The Best Types of Physical Fitness for Addiction Recovery

Addiction can feel all-encompassing and life-consuming, but it doesn’t have to be. In addition to getting treatment, you should stay physically active. Physical fitness facilitates better recovery and can help you build an overall healthy lifestyle. Researchers have found that exercise can decrease withdrawal symptoms and ease anxiety from alcohol, nicotine, and hard drug addictions. Here are the best exercises to help you overcome your own addiction.

 

Just get outside

 

Walking is a simple yet overlooked activity that can remedy most mental ailments. Walking outside can make an even bigger difference. When you’re stuck inside, you’re stuck in your head, and it’s easy to get into old, addictive habits. If the weather permits it, start going for little walks outside around your neighborhood. If the weather’s a little tough, bundling up won’t hurt for even just a few minutes.

 

The International Journal of Environmental Research published a study on the mental and physical health benefits of exercising in nature. In addition, you don’t even have to live somewhere rural. Walking outside in pleasant urban environments will make a difference.

 

Sweat it out with cardio

 

Doing aerobic exercise is great for your mind. Not just your mental health, but your brain too. Studies have shown that exercise, both aerobic (cardio) and anaerobic (strength training), can help with depressive symptoms.

 

Aerobic exercise isn’t always the easiest to get into. Try to find exercises that interest you and suit your needs. You don’t need to run a marathon to overcome addiction. There are plenty of exercises out there that touch on cardio, from dancing in a Zumba class to bicycling.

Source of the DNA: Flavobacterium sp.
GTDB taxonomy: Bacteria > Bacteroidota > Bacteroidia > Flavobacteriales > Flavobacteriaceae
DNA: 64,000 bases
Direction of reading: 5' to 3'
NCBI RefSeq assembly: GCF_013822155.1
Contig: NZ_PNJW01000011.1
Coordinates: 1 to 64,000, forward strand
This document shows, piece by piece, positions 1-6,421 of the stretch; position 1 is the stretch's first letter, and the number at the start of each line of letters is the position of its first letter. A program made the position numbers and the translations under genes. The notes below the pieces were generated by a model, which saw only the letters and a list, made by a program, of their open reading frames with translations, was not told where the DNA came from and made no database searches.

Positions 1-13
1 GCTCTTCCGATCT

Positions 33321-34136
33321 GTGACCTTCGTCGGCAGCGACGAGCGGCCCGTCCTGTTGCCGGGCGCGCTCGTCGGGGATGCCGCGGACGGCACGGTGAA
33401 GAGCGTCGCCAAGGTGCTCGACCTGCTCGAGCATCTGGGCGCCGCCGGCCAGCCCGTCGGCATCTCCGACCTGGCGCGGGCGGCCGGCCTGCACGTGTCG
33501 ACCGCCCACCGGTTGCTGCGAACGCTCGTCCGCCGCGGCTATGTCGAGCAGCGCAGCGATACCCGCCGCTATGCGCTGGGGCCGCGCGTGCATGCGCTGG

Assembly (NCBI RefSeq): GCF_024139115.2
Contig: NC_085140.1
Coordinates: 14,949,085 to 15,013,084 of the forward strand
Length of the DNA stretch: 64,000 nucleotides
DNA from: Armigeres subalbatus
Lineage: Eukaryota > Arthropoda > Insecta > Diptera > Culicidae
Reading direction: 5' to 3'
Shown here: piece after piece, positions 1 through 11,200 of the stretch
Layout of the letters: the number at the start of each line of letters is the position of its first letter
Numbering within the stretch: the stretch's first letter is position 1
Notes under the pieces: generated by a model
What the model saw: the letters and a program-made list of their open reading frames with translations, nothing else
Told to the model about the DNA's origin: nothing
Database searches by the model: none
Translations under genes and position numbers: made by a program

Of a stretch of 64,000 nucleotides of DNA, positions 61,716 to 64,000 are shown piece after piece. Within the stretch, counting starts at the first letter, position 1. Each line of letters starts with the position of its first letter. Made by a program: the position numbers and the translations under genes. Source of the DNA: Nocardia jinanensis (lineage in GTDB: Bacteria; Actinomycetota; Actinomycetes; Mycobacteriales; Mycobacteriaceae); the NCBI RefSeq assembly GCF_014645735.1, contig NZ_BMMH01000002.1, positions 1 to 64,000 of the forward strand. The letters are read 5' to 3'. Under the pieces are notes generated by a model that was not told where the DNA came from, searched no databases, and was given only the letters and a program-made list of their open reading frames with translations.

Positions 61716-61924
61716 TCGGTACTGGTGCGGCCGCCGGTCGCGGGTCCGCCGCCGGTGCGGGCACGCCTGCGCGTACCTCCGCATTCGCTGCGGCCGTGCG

Start lifting some weights

 

Weight lifting isn’t just for bodybuilders. According to the Los Angeles Times, muscle mass declines with age. It doesn’t mean it’s lost forever, but it does mean you have to work for it if you want it, and that comes through strength training.

 

Strength training doesn’t have to be unnecessarily complex. You can start off with bodyweight exercises including squats, lunges and push-ups. They’re overlooked because they’re so simple, and yet they strengthen so many different parts of the body.

 

If possible, look into getting a personal trainer to help you improve your form. You can get a trainer for just a few sessions to get an idea of what to do. There are increasingly more gyms and resources that purposely aim to help people overcome addiction. It helps to build up a community of people who have been in your shoes and want you to succeed.

 

Take care of your mental health

 

While exercise can help with mental health, it’s not a cure-all. Be patient with yourself as you get into physical fitness and work on building mental strength. There will be off days. You might compare yourself to other people’s strengths and progress and that can really bring you down.

 

Be sure to get enough sleep. It can help repair your body and help you exercise more. It also can improve your emotional stability. Eat healthier food, but don’t feel like you have to deprive yourself of everything you love. Build healthy relationships with people who care about you and want you to be happy. These can contribute to greater mental health as you recover.

 

Set up a foundation for the long-term

 

Once you’ve found some types of exercise you enjoy, be consistent with them. Try to replace your triggers with a different kind of reward, whether it’s eating a tasty snack or watching a funny cat video online. Take breaks from sitting during the day by going for 10-minute walks. Schedule workouts when you can, and if it helps, ask a friend to join you. Nothing beats a good support system.

 

Physical fitness is an excellent method to help facilitate addiction recovery. Choose exercises that best suit your needs. Don’t feel like you need to do everything at once. With treatment and patience, you can overcome addiction.  If you are interest in how we can help at CrossFit Zanshin please contact Coach Pete, your privacy will be respected.